• Can get prescription glasses and sun glasses with circular polarization so you can wear your own glasses during movie/outside of theater
  • Theater locator
Dolby 3D Color Filter (passive) 2,200 $28 Yes
  • Works with normal screen,  normal brightness
  • Glasses can’t be used outside of theater
  • Theater locator
XpanD LCD Shutter (active) 2,000 $50 Yes
  • If something blocks the sensor on the glasses, the shutter stops
  • I notice the flicker of the shutter glasses and get eye fatigue
  • Glasses use batteries
  • Glasses can’t be used outside of theater
  • Theater locator

IMAX 3D uses either linear polarization (which means you *cannot* tilt your head), or LCD shutter glasses, depending on theater.

My biggest issues are…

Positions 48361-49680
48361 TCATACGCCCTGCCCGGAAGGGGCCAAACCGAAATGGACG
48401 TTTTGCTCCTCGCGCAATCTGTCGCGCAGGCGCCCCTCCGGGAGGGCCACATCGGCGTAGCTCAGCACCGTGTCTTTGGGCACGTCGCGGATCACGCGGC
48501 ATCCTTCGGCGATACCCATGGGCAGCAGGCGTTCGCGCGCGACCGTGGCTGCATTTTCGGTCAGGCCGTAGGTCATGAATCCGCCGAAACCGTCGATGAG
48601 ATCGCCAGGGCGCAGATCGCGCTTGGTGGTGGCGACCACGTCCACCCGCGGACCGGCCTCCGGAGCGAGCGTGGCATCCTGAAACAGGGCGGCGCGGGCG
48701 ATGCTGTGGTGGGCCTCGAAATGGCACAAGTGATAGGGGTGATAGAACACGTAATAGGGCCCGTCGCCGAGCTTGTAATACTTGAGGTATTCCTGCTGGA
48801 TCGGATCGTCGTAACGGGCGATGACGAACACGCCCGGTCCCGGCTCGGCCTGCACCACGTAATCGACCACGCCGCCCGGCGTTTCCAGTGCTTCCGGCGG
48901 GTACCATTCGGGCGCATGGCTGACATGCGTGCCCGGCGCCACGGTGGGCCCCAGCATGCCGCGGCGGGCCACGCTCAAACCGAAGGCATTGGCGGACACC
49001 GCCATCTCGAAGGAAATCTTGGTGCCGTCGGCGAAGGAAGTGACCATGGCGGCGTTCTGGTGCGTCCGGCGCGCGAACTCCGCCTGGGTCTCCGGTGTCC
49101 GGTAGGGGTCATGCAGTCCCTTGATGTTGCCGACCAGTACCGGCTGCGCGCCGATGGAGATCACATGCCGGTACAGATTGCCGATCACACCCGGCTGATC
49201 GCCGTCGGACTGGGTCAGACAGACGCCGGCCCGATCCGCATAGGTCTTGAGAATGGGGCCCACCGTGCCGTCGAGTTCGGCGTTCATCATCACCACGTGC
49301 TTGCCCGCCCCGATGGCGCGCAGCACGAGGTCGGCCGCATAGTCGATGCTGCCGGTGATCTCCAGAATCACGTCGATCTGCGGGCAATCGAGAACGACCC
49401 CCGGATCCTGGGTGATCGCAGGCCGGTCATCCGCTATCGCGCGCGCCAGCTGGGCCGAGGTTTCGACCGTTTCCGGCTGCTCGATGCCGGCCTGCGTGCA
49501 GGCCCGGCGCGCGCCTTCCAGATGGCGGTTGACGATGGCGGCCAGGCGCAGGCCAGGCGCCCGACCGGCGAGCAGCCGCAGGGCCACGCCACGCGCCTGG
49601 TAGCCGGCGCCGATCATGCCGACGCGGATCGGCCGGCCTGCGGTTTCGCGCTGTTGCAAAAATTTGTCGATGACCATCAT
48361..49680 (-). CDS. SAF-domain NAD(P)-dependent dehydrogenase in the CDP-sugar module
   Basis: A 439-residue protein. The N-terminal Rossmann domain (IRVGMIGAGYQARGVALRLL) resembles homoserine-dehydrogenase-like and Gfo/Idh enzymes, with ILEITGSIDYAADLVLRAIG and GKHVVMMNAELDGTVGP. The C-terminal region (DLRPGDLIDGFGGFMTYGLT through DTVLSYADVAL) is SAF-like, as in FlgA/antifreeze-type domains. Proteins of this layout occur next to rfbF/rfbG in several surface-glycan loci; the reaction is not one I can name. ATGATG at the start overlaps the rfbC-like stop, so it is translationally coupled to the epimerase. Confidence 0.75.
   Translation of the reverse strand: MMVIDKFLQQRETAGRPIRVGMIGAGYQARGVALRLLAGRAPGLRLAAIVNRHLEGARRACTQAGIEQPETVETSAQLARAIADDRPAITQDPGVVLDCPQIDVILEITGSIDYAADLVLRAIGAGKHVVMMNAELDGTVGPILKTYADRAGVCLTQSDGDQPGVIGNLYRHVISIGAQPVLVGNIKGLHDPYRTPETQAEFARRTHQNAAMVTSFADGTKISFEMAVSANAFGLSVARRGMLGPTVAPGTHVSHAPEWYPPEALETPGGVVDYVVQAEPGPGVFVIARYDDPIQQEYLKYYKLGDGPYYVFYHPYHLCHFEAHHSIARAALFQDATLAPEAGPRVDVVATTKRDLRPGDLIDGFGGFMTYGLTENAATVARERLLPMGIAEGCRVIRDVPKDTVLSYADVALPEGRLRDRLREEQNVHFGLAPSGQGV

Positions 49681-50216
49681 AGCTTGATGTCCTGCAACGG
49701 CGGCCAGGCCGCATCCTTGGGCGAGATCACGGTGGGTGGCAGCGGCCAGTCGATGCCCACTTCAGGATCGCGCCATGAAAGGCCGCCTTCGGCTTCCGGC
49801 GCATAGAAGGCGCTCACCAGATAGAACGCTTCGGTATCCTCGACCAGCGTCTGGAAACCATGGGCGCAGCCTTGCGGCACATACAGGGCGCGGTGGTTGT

1. Letting you tilt your head during a movie
  2. Headaches from LCD shutter glasses

For now, I’m avoiding XpandD and IMAX 3D for 3D movies.

Much of this info is from this article.

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October 11, 2009

3D Cities

Filed under 3D, Computers, Software

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This is impressive. C3 Technologies creates 3D cities. To do Stockholm took less than 3 days!

Check out the intro video on the home page.

Here is a demo of Las Vegas.

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September 13, 2009

Star Tours II

Filed under 3D, Movies, Work

Coming to a Disney theme park near you in 2011, the sequel to Star Tours.

Video is here.

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September 7, 2009

SIGGRAPH Attendance

Filed under 3D, SIGGRAPH

I like to use SIGGRAPH as a gauge for how business is in the 3D industry.

The conclusion: things aren’t good.

There were approximately 12,000 attendees…less than half of last year in LA and the smallest turnout since 1980 in Seattle.

My first SIGGRAPH was in ‘97, which was also the best attended at nearly 50,000.